Success in Succession Planning

Posted on 24th November, 2011

Most agency owners are aware of the compelling benefits of recruiting and developing senior successors, not least an efficient and well-compensated ‘exit’ post-sale. But actually achieving a smooth handover is very rare – as has been brought into sharp focus for me recently.

 

Two years ago, I was asked to re-energise a great but by then very tired business, Corporate Edge. That process is now complete, and last month I handed control to the person who until recently was my number two. For staff and clients, it makes perfect sense, and they have been kind enough to say so. But I have been struck by people’s surprise that this handover is both amicable and planned.

 

One client told us she had never had an outgoing and incoming agency leader attend a handover meeting together, let alone seen them smiling and laughing throughout. This is a rather depressing indictment of a sector that has everything to gain from getting succession planning right.

 

To some extent, it’s a product of the domination of ‘player-managers’ in the agency world, those technicians whose egos have little regard for the turmoil through which they are about to force their staff. But mainly it’s because agency heads don’t plan.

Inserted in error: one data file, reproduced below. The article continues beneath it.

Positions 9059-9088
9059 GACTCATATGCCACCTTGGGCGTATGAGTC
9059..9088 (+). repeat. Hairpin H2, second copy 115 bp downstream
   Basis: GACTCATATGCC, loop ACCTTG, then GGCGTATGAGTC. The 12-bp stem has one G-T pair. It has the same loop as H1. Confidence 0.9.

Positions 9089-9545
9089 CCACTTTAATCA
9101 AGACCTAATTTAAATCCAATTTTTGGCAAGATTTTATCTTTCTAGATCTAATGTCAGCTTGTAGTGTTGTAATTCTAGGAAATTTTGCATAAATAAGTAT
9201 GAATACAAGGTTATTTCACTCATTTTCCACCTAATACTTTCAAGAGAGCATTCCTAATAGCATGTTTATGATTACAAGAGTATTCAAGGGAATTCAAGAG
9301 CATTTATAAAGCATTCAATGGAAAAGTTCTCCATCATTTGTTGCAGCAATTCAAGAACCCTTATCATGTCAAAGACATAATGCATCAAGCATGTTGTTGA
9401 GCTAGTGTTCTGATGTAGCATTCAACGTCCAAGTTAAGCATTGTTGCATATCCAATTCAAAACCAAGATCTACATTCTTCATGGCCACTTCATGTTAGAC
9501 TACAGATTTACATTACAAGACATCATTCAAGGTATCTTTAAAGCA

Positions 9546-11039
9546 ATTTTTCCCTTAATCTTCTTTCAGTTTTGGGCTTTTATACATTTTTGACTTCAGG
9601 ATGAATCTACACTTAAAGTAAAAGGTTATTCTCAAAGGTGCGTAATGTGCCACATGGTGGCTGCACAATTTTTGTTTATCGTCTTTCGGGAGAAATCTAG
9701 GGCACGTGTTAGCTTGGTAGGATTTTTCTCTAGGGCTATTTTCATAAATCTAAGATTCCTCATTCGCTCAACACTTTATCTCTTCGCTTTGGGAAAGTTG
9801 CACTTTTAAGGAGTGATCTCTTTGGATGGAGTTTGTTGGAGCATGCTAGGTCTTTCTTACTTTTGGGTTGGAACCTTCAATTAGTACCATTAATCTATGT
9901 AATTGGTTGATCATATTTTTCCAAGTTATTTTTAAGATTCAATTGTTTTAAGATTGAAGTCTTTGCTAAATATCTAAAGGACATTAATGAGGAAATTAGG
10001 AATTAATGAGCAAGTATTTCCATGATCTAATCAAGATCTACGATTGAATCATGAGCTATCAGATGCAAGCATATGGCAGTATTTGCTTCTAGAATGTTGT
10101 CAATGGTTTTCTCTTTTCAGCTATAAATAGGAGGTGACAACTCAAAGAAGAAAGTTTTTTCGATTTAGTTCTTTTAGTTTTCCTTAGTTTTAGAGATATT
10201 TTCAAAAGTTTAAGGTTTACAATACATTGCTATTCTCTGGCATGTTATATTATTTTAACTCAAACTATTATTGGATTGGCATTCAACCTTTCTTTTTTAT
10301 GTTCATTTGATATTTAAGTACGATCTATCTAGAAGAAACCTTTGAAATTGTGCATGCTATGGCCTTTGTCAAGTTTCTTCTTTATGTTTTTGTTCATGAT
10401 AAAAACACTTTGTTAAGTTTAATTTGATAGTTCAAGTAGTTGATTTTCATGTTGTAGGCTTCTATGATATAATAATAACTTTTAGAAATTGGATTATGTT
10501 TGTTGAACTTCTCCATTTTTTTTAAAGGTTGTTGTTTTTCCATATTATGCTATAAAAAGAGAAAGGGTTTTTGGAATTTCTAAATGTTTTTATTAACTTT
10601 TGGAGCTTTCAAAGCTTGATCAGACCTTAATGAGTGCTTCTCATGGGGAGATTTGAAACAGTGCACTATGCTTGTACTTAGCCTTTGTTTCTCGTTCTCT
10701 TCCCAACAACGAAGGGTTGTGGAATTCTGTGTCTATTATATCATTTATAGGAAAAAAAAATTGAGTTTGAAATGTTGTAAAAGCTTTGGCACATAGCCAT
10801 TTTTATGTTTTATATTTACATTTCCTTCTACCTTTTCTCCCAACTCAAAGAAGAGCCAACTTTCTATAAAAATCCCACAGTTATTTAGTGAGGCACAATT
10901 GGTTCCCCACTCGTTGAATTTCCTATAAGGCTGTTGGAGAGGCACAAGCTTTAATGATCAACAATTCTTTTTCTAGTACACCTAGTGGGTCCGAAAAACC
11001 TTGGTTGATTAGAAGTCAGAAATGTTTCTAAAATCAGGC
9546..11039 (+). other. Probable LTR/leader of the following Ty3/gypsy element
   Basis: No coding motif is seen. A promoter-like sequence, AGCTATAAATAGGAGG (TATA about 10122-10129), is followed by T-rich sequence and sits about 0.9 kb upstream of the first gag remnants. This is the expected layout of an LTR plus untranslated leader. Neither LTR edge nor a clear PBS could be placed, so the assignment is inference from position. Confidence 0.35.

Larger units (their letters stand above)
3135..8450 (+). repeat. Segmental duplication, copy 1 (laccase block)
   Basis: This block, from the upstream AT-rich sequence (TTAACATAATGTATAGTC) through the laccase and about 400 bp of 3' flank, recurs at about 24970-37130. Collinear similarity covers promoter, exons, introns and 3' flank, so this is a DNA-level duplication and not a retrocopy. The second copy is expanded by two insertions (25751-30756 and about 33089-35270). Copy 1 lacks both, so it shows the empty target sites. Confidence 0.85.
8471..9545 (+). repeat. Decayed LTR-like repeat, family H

So how do you get it right? There are three key factors: 

 

1. Choose early, choose well. The sooner you start, the longer you have to ensure you, your successor, your clients and staff feel comfortable. Crucially, select the chosen individual well before you’re in danger of losing your energy, drive and passion for the business. Too often, successors risk learning from tired leaders of yesteryear. And be sure not to recruit a ‘mini-me’. It’s a common trap but if you’re now in a position to move on, the agency probably needs someone with slightly different skills. 

 

2. Take your time. By the time you go, your successor should be champing at the bit, having been exposed to increasing amounts of your workload, relationships and responsibilities. A typical timeframe is around 12 months, but you can do things faster if you are as inclusive as possible from the outset.

 

3. Let go. It’s not enough to recruit and install your successor; you need to empower him or her, too. This means trusting the person, and keeping a very low profile. You need to be on hand should your successor want to speak but, for both internal and external credibility, keep out of his/her way. This means accepting he/she will make changes and want to do things a bit differently from you. Not only is that just fine, it’s also appropriate: it’s what shows there is real value in the business beyond you.

 

This is manifestly not rocket science. Au contraire, it's child's play. When I explained to my 6 year-old son that I was handing the agency over to my number two, he simply asked:-

 

'Is that the man who used to look after things when we went on holiday?'

 

You've got it, George, you've got it. 

 

This piece was initially published in Inside Investor Relations.

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